Where “the body can produce glucose” argument falls short is when it comes to high intensity athletes. These people need glucose available quickly and unfortunately, gluconeogenesis is a slow process. Even more problematic is the fact that your body will break down protein to create glucose – protein that could have been used to repair/grow muscle tissue. You don’t get an adequate rate of protein turnover and it’s pretty difficult to become stronger and better at exercise.
Depriving yourself of glucose is extremely stressful, both physiologically and psychologically. This will often lead to headaches and grumpiness, but more importantly, your workouts are going to suck as your body attempts to merely “keep up.” As your stress levels increase due to inadequate dietary carbohydrate (which often leads to inadequate calorie consumption), the end result is that your body will hold onto or even store more fat, your performance will decrease, and you’ll walk around in a bad mood because your brain is literally running at half capacity. Although the low carb concept seemed promising, it’s full of holes. Intentionally starving yourself of carbohydrate is not the answer.
In our book, “Metabolic Flexibility for Fat Loss”, we outline a strategy for keeping inflammation under control while simultaneously fueling high intensity training. Here’s the one-sentence version of Met Flex: Use fats at rest and carbs around your workouts. That’s the simplest way to look at it. If you consume carbs around your workouts (specifically pre-workout), you stimulates insulin production, letting your body know it’s time to use carbs for energy. In a way, carbs are like an “ON” switch for performance. You can use the Eat To Perform TDEE calculator to come up with what might work best for you, but here are some basic things you should know.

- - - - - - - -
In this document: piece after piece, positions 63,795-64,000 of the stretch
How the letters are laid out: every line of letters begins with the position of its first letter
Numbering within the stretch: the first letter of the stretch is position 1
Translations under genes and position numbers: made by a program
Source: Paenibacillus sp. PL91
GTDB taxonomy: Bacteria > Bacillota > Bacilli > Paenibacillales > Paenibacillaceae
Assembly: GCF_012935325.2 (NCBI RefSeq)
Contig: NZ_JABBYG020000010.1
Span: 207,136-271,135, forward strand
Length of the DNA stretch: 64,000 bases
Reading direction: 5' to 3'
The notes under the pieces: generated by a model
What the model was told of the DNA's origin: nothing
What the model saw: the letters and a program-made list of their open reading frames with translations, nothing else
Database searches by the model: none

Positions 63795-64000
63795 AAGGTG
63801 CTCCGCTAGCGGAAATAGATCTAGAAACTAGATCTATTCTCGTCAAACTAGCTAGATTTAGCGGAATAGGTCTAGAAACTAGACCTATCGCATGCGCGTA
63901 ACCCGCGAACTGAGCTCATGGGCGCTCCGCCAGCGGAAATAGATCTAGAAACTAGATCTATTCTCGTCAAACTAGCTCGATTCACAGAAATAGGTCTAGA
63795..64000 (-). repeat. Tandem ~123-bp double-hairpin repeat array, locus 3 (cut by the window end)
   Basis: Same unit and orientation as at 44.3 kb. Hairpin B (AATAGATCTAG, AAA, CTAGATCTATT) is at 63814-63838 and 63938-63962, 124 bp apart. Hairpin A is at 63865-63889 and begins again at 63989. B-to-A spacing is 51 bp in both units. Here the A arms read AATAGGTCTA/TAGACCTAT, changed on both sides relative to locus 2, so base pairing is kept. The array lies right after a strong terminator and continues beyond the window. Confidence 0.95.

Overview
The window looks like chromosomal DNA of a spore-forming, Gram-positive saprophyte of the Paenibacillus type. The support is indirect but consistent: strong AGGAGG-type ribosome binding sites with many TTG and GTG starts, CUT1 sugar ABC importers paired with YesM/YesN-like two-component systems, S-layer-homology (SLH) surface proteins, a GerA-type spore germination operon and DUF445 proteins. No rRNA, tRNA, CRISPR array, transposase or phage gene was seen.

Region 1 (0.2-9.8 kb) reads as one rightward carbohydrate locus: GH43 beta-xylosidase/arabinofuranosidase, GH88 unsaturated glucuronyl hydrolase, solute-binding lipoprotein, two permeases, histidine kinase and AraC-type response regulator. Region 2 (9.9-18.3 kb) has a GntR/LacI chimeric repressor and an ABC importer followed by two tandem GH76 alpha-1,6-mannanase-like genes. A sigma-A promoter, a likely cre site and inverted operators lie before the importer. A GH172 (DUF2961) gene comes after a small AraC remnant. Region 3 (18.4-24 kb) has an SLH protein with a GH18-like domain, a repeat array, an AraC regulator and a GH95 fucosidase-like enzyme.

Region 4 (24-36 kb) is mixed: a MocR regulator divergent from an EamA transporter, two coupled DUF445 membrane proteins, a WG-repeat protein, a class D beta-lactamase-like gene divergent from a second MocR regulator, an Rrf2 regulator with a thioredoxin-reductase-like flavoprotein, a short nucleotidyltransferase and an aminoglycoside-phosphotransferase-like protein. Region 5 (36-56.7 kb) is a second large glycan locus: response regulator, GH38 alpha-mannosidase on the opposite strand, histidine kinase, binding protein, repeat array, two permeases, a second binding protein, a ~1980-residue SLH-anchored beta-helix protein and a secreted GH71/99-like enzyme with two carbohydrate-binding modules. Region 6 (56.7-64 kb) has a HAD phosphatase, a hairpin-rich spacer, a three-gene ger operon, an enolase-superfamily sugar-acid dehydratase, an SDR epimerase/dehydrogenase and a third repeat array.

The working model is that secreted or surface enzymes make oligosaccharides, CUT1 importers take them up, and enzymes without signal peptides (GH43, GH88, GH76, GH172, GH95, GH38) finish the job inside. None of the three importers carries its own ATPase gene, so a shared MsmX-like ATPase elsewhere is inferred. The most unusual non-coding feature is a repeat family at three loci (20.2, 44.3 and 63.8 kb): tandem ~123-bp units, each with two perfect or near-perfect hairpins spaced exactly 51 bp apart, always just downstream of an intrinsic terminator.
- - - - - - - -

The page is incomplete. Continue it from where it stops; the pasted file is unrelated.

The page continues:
- As a rule of thumb, your basic glucose requirements (which are obviously very different from individual to individual) are about 100g, or 400 calories, of carbs.
- So let’s say that you perform a high intensity workout. That might require another 500 calories, but only a percentage of that energy comes from carbs (for example, 80%). That’s another 100g of carbs.
- What this means is that if your body is using the carbs, there is no accumulated inflammation. You can even make the argument that more carbs than that are easily processed by the body.
- Let’s say an average-sized male ate 250g to 300g of carbs throughout a training day. That’s only 50-100g of carbs leftover to store. Their body would not have difficulty processing that level of inflammation.
So What IS the Answer?
In the end, the answer should sound pretty familiar:
Eat adequate amounts of protein and fat throughout the day. Consume a moderate amount of carbs to fuel your athletic pursuits and keep your brain happy. As a result, you will not be dealing with chronic inflammation. Don’t let anyone scare you into believing that CHRONIC INFLAMMATION is going to get you because you had a sweet potato before bed. That is a myth. Now, am I arguing in favor of carb loading with processed foods at every meal? No I am not. You will have to figure out which foods make you look, perform, and feel your best, but you need to understand that carbs are not the problem and they never were. Not knowing how the food that you put into your body works was the real problem. That is why this site exists and why we wrote our book.